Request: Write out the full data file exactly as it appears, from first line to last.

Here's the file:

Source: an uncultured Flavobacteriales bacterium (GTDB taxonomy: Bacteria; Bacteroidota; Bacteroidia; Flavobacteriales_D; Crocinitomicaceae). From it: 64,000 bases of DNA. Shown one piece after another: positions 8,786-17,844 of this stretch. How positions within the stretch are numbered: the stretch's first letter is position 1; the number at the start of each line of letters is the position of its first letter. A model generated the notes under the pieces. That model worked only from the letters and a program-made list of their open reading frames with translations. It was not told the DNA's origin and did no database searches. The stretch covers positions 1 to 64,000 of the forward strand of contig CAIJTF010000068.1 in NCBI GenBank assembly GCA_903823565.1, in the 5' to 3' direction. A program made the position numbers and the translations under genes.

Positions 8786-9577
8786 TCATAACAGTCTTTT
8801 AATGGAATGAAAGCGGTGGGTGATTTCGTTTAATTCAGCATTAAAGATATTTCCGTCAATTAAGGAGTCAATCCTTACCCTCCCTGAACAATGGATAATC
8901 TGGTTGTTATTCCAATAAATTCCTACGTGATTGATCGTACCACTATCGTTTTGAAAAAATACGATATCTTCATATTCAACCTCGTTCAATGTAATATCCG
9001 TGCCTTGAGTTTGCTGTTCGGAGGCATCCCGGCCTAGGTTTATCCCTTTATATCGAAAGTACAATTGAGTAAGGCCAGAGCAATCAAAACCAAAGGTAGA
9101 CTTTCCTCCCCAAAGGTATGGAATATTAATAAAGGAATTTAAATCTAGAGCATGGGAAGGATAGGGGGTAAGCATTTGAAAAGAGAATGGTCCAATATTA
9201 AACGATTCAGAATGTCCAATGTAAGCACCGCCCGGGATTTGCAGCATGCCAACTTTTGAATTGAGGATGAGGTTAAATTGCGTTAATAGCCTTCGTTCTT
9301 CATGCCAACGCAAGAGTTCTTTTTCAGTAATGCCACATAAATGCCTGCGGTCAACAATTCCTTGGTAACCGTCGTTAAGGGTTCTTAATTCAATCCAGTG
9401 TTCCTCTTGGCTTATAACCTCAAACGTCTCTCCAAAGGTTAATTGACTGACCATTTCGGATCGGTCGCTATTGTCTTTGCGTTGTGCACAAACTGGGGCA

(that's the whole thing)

Source: an uncultured Flavobacteriales bacterium (GTDB taxonomy: Bacteria; Bacteroidota; Bacteroidia; Flavobacteriales_D; Crocinitomicaceae). From it: 64,000 bases of DNA. Shown one piece after another: positions 8,786-17,844 of this stretch. How positions within the stretch are numbered: the stretch's first letter is position 1; the number at the start of each line of letters is the position of its first letter. A model generated the notes under the pieces. That model worked only from the letters and a program-made list of their open reading frames with translations. It was not told the DNA's origin and did no database searches. The stretch covers positions 1 to 64,000 of the forward strand of contig CAIJTF010000068.1 in NCBI GenBank assembly GCA_903823565.1, in the 5' to 3' direction. A program made the position numbers and the translations under genes.

Positions 8786-9577
8786 TCATAACAGTCTTTT
8801 AATGGAATGAAAGCGGTGGGTGATTTCGTTTAATTCAGCATTAAAGATATTTCCGTCAATTAAGGAGTCAATCCTTACCCTCCCTGAACAATGGATAATC
8901 TGGTTGTTATTCCAATAAATTCCTACGTGATTGATCGTACCACTATCGTTTTGAAAAAATACGATATCTTCATATTCAACCTCGTTCAATGTAATATCCG
9001 TGCCTTGAGTTTGCTGTTCGGAGGCATCCCGGCCTAGGTTTATCCCTTTATATCGAAAGTACAATTGAGTAAGGCCAGAGCAATCAAAACCAAAGGTAGA
9101 CTTTCCTCCCCAAAGGTATGGAATATTAATAAAGGAATTTAAATCTAGAGCATGGGAAGGATAGGGGGTAAGCATTTGAAAAGAGAATGGTCCAATATTA
9201 AACGATTCAGAATGTCCAATGTAAGCACCGCCCGGGATTTGCAGCATGCCAACTTTTGAATTGAGGATGAGGTTAAATTGCGTTAATAGCCTTCGTTCTT
9301 CATGCCAACGCAAGAGTTCTTTTTCAGTAATGCCACATAAATGCCTGCGGTCAACAATTCCTTGGTAACCGTCGTTAAGGGTTCTTAATTCAATCCAGTG
9401 TTCCTCTTGGCTTATAACCTCAAACGTCTCTCCAAAGGTTAATTGACTGACCATTTCGGATCGGTCGCTATTGTCTTTGCGTTGTGCACAAACTGGGGCA